Mayor Bill de Blasio said Wednesday that Police Commissioner William Bratton "has done extraordinary things" to narrow the city's racial divide and agreed with the top cop that a British newspaper misrepresented his view on hiring minorities.
At a news conference with Bratton in the Bronx to announce a new police initiative to combat street violence, de Blasio said the commissioner has gone out of his way to bring the NYPD and the communities they patrol together.
The Guardian newspaper published a story online Tuesday with quotes from Bratton he said were taken out of context. The Commissioner said Tuesday night the story gave a false impression that stop and frisks of black men by officers can lead to their disqualification as NYPD recruits.
In an interview Wednesday night on cable news channel NY1's "Inside City Hall" Bratton again criticized the story while touting NYPD efforts to recruit more black men. At his side was Yuseff Hamm, head of the black fraternal organization the Guardians.
Bratton said the department was trying to combat a view among some black families that when a loved one decides to become a police officer "the family is not supportive of it, because they're saying, 'why would you want to join an organization that's been so demeaning of you?' "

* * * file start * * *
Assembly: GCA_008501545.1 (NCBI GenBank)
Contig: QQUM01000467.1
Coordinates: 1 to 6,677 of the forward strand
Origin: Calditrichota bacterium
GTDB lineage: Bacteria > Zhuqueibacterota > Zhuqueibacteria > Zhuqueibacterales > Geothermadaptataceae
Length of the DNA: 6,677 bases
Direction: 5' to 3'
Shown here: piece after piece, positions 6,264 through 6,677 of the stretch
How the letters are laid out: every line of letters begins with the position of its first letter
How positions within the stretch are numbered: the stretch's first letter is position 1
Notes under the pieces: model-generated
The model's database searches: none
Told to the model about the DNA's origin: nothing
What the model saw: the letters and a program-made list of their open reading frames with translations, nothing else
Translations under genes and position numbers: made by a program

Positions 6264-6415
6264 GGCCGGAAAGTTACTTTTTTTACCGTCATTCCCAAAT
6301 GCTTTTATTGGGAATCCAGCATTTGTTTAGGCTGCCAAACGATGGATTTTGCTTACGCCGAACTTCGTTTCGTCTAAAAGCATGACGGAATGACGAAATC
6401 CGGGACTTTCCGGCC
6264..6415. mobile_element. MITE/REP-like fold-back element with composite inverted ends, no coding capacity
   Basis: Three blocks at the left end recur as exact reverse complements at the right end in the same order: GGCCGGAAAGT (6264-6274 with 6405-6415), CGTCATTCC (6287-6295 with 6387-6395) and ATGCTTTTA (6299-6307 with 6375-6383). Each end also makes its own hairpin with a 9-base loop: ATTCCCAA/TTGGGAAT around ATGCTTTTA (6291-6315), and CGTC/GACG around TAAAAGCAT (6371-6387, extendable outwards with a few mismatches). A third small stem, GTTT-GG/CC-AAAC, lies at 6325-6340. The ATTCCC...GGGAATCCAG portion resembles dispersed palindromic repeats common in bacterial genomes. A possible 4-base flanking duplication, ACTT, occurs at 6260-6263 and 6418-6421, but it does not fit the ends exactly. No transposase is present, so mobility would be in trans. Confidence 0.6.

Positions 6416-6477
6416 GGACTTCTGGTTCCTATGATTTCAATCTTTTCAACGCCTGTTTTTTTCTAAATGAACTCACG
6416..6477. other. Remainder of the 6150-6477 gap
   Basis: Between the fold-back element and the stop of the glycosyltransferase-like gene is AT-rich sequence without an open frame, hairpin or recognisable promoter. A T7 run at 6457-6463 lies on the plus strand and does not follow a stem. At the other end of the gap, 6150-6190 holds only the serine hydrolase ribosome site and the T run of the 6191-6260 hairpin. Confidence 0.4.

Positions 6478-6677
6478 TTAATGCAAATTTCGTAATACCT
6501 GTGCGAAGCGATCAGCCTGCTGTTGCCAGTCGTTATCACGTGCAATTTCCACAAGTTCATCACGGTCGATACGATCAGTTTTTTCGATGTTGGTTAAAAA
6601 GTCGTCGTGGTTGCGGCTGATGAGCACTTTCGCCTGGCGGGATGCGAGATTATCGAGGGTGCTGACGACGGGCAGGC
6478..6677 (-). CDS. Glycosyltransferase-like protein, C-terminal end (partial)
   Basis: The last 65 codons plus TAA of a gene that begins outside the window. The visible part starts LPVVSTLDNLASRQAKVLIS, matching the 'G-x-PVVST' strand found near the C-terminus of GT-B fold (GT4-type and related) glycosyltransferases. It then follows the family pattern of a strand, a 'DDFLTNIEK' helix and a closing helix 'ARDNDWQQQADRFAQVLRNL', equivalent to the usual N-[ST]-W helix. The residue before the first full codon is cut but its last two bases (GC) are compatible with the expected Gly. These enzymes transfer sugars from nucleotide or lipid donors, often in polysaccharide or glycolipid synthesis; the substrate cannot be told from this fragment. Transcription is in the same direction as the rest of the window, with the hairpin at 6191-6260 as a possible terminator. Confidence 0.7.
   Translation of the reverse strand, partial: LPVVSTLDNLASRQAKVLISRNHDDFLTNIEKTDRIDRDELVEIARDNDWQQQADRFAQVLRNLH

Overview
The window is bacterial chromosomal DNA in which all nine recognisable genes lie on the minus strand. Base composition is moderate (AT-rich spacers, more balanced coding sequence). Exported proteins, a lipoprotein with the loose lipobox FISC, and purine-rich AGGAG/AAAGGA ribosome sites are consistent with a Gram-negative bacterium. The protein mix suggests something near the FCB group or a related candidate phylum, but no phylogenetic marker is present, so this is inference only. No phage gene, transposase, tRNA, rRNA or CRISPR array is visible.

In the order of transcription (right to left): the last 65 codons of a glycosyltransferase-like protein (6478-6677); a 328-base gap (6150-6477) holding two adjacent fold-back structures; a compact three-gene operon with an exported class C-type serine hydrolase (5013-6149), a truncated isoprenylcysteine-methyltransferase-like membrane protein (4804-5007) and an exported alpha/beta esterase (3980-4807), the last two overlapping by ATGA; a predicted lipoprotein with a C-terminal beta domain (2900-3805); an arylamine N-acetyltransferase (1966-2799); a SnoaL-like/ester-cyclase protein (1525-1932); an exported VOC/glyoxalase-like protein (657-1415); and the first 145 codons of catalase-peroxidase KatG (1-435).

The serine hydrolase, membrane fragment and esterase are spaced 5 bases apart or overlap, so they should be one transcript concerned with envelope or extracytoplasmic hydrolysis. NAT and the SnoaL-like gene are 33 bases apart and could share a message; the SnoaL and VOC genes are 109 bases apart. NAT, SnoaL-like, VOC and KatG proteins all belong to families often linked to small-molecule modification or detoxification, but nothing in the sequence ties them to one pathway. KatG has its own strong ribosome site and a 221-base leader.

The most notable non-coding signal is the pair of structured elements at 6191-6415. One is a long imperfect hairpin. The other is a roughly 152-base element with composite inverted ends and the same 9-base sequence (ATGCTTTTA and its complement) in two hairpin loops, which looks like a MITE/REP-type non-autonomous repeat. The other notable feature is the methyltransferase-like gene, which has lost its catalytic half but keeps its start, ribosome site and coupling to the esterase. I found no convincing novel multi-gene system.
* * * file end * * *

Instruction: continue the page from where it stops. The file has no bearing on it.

Both Bratton and Hamm said the NYPD is not only examining how it can recruit more black officers but also how to keep them from dropping out once they've taken the civil service test. Bratton said he wants to shorten the time between a recruit's testing and hiring.
African-Americans make up only 15 percent of the NYPD and out of the recent graduating class of 732 male officers, only 8.4 percent were black, according to department data.
Earlier at the Bronx news conference, Bratton and de Blasio announced the Summer All Out program that will put more than 300 desk officers on beats in high-crime areas of the Bronx, Brooklyn, Queens and Staten Island.
Bratton said there is no reason why more black candidates can't be among officers on patrol. A stop and frisk on the street does not preclude someone from joining the NYPD, Bratton said. But he said a prison record does. He cited national statistics putting the number of black men with prison records at between 20 and 30 percent as the reason they can't be touched as recruits.
"Stop, question and frisk is not a disqualifier, summons are not a disqualifier, misdemeanor arrests are not a disqualifier," Bratton said during the news conference at the 44th Precinct. "The only absolute disqualifier is a felony conviction."
With Matthew Chayes